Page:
Analisia Stewart, Producer
Medical Anthropology graduate student
University of Colorado, Denver

Course Project
Current Theory in Ethnography
Marty Otañez, Instructor, Fall 2010

A Medical Gaze

Tuesday, March 29th, 2011

This visual narrative explores the social consequences of the U.S. medical system’s business incentive to utilize the body as capital gain. The video utilizes visual ethnography, critical theory, applied ethnography and reflexive narrative to demonstrate the U. S. mainstream medical community’s objectification of “bodies” as resource and disregard of individual preference through “medical gaze”.

Michel Foucault concepts of “body” and “medical gaze” are utilized in this video to highlight that by entering the field of knowledge, the human body concurrently entered the field of power, becoming a target for manipulation. In this instance, visual/critical ethnography is utilized to motivate “consumers” to exercise self-determination in the management of their healthcare. Shared knowledge surrounding the body in healthcare means shared power, particularly surrounding the amount/quality of life care in relation to classic biomedical criteria.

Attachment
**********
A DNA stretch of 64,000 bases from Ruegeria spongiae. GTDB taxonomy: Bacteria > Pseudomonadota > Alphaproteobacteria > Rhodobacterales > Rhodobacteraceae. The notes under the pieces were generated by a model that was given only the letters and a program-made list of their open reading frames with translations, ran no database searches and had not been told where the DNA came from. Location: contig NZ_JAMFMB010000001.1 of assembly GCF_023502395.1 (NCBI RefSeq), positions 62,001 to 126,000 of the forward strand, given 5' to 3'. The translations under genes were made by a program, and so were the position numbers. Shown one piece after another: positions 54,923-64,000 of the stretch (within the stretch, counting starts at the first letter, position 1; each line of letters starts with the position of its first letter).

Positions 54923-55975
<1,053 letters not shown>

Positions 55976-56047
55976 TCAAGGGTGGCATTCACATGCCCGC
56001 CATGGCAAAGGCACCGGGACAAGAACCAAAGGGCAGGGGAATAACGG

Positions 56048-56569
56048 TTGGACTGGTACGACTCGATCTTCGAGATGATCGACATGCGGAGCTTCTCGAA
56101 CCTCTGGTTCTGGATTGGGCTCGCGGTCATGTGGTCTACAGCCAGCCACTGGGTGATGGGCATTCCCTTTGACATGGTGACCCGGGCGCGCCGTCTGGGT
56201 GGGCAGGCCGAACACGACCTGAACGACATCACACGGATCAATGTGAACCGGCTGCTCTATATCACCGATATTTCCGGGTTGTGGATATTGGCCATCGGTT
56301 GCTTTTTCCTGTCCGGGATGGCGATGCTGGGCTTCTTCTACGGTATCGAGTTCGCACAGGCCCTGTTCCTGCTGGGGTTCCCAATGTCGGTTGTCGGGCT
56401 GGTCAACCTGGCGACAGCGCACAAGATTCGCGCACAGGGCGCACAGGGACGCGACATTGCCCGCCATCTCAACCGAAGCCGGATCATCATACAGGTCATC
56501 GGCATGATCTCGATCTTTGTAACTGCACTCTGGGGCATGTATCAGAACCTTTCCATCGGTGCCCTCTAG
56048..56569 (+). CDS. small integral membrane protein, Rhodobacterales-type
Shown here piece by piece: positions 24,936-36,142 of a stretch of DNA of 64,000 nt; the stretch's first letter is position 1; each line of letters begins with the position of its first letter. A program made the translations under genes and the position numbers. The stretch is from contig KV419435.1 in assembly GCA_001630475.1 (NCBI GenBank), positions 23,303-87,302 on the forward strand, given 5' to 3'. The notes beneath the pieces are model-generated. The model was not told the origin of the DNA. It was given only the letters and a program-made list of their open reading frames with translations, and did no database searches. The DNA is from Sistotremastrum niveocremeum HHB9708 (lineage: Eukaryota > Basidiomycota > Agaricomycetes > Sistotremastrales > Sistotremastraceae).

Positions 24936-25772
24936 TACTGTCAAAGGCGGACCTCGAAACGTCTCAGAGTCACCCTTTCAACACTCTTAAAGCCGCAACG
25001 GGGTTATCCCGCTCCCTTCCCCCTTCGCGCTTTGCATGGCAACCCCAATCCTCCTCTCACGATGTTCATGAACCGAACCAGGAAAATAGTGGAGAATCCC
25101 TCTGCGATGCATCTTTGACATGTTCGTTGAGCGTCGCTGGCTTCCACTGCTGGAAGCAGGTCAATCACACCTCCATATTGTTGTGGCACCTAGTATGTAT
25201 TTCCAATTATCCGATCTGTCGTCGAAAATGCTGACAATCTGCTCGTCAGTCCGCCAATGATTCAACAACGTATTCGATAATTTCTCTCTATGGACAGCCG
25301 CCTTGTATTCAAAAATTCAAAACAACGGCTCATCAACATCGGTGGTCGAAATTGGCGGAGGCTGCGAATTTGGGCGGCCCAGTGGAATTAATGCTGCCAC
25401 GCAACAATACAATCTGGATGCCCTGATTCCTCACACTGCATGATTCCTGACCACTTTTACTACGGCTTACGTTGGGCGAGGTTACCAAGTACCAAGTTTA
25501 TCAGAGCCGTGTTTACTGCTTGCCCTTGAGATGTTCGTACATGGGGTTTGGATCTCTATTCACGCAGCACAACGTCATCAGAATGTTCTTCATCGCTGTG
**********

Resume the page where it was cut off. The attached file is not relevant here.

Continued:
B. Alex McKeon, Producer
Medical Anthropology M.A. Student
University of Colorado Denver

Course Project
Current Theory in Ethnography
Marty Otañez, Instructor, Fall 2010

Paleoanthropology’s Science Fallacy

Tuesday, March 29th, 2011

Paleoanthropology is depicted as a discipline that relies extremely heavily on science, often omitting cultural and reflexive frameworks from its research. When reflexive theories that are more commonly found in ethnography are used, the limited body of data can be more accurately interpreted.